Some Guidelines for Prayer with Fasting What kind of fast?
A limited fast – A person limits part of their diet for a time as a part of seeking to do the will of God. (Daniel 1:8-13)
A standard fast – A person eats no food but does drink liquids. This is the most common fast in the Scriptures.
An absolute fast – A person does not eat or drink for a period of time. Esther called for a three day fast of this kind (4:1-17).
How is a fast to be done?
Keep your focus on the Lord trusting Him in the situation and need. (Hebrews 11:6).
Stay in an attitude of prayer throughout the day. Set aside segments of time for specific prayer. Pray often.
Read Scripture during your time of prayer and fasting. Praying is as much listening as talking. Record any insights you gain. You may want to write down some of your specific requests in a journal or notebook.
Concerning meals missed, skipping one, two, or three consecutive meals is a normal fast. Drink plenty of juices and/or water as you fast.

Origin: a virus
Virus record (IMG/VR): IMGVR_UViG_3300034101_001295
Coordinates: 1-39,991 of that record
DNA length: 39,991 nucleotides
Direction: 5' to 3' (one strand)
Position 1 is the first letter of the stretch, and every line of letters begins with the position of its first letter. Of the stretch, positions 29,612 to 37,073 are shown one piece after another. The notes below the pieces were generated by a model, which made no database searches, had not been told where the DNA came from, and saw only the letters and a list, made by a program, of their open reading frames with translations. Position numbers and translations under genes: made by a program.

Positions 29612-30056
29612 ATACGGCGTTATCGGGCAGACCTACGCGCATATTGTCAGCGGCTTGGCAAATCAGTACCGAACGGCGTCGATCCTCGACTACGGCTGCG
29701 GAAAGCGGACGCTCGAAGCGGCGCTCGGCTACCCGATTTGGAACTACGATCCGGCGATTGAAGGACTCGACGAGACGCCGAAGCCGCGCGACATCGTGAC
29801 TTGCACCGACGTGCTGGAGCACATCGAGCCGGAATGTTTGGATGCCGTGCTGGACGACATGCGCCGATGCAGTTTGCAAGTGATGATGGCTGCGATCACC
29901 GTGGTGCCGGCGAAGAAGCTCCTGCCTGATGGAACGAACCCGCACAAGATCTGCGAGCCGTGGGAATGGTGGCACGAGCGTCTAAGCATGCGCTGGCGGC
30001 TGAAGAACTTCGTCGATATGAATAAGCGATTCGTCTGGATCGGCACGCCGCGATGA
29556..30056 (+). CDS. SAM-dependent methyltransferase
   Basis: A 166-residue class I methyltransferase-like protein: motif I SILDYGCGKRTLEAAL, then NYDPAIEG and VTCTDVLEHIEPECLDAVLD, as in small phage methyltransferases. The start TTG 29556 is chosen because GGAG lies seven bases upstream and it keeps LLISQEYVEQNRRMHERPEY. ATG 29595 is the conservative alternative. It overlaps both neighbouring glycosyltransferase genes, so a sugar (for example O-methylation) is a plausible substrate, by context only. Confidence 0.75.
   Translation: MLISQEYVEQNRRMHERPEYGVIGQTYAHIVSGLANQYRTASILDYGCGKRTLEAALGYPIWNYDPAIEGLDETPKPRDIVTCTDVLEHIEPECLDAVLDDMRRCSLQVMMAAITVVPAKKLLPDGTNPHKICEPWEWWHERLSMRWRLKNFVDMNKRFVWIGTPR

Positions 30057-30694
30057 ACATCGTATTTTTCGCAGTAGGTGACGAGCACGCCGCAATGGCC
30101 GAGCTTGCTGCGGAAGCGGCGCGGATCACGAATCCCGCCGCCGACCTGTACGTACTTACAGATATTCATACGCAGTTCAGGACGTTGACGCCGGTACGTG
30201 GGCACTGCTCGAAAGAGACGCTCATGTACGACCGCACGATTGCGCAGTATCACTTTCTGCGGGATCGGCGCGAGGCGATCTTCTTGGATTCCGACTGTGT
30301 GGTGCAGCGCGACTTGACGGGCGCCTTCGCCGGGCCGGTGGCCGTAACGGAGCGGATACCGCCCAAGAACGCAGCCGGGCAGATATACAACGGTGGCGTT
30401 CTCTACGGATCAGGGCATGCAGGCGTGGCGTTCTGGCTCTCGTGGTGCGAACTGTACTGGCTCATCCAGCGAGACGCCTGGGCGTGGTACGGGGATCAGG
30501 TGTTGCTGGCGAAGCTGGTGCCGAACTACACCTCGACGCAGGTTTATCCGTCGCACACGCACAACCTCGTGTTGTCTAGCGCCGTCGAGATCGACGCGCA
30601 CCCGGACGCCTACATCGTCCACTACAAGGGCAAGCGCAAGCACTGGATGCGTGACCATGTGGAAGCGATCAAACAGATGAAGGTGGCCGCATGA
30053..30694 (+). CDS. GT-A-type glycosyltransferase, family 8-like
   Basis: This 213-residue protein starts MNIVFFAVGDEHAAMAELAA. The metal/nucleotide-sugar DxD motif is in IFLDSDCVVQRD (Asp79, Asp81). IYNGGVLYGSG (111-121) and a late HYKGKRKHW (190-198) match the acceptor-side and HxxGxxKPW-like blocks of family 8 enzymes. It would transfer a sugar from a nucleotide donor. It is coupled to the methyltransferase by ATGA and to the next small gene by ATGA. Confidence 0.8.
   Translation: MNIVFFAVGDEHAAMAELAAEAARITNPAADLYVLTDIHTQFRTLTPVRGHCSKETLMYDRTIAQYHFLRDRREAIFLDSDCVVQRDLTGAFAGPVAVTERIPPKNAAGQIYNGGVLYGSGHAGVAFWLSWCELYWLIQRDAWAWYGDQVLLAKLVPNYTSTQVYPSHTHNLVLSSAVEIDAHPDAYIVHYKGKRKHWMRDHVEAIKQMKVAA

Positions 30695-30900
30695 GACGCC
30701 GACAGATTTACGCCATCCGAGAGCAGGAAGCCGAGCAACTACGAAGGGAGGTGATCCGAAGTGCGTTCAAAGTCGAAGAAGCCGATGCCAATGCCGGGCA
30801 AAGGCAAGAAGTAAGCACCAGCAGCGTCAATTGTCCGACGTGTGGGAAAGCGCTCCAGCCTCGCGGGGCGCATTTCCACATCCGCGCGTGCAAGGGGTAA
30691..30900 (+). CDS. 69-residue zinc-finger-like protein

For those on medication, pregnant, or who have been ill, be very cautious and get an OK from your doctor before you fast. Some are not able to fast because of a physical condition. They must have regular meals. The Lord may lead you to “fast” from certain foods (for instance, some “fast” from desserts for an extended time and spend extra time in prayer). Remember, the important thing is the heart attitude, not the calorie count.
Sometimes there may be a little dizziness, headache, or nausea from not eating. Don’t be alarmed. Remember to drink extra liquids.
At the end of your fast it is helpful to eat fruit or soup, etc. Don’t eat a big meal. Your eyes may be bigger than your stomach so watch out for gluttony (The fruit of the Spirit is self-control – Galatians 5:22-23).
Adopted from an article by Richard L. Shepherd